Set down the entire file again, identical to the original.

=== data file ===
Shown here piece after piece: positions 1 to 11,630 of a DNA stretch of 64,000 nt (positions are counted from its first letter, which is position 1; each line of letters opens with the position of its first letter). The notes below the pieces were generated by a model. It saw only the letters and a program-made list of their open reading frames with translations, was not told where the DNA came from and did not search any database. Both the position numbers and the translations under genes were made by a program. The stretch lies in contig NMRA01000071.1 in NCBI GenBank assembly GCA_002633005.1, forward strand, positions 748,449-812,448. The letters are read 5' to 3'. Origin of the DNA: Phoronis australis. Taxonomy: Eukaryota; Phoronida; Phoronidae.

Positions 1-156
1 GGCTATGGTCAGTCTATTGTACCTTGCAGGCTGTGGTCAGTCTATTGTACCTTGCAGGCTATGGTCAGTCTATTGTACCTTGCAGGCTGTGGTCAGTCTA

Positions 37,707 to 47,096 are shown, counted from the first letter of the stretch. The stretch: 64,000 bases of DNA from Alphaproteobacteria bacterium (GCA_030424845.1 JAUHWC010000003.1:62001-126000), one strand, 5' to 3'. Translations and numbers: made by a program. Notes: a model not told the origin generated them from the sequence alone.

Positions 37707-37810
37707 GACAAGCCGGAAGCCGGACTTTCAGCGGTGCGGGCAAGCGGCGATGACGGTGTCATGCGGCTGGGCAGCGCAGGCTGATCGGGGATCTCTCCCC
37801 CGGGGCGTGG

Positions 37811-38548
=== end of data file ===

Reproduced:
Shown here piece after piece: positions 1 to 11,630 of a DNA stretch of 64,000 nt (positions are counted from its first letter, which is position 1; each line of letters opens with the position of its first letter). The notes below the pieces were generated by a model. It saw only the letters and a program-made list of their open reading frames with translations, was not told where the DNA came from and did not search any database. Both the position numbers and the translations under genes were made by a program. The stretch lies in contig NMRA01000071.1 in NCBI GenBank assembly GCA_002633005.1, forward strand, positions 748,449-812,448. The letters are read 5' to 3'. Origin of the DNA: Phoronis australis. Taxonomy: Eukaryota; Phoronida; Phoronidae.

Positions 1-156
1 GGCTATGGTCAGTCTATTGTACCTTGCAGGCTGTGGTCAGTCTATTGTACCTTGCAGGCTATGGTCAGTCTATTGTACCTTGCAGGCTGTGGTCAGTCTA

Positions 37,707 to 47,096 are shown, counted from the first letter of the stretch. The stretch: 64,000 bases of DNA from Alphaproteobacteria bacterium (GCA_030424845.1 JAUHWC010000003.1:62001-126000), one strand, 5' to 3'. Translations and numbers: made by a program. Notes: a model not told the origin generated them from the sequence alone.

Positions 37707-37810
37707 GACAAGCCGGAAGCCGGACTTTCAGCGGTGCGGGCAAGCGGCGATGACGGTGTCATGCGGCTGGGCAGCGCAGGCTGATCGGGGATCTCTCCCC
37801 CGGGGCGTGG

Positions 37811-38548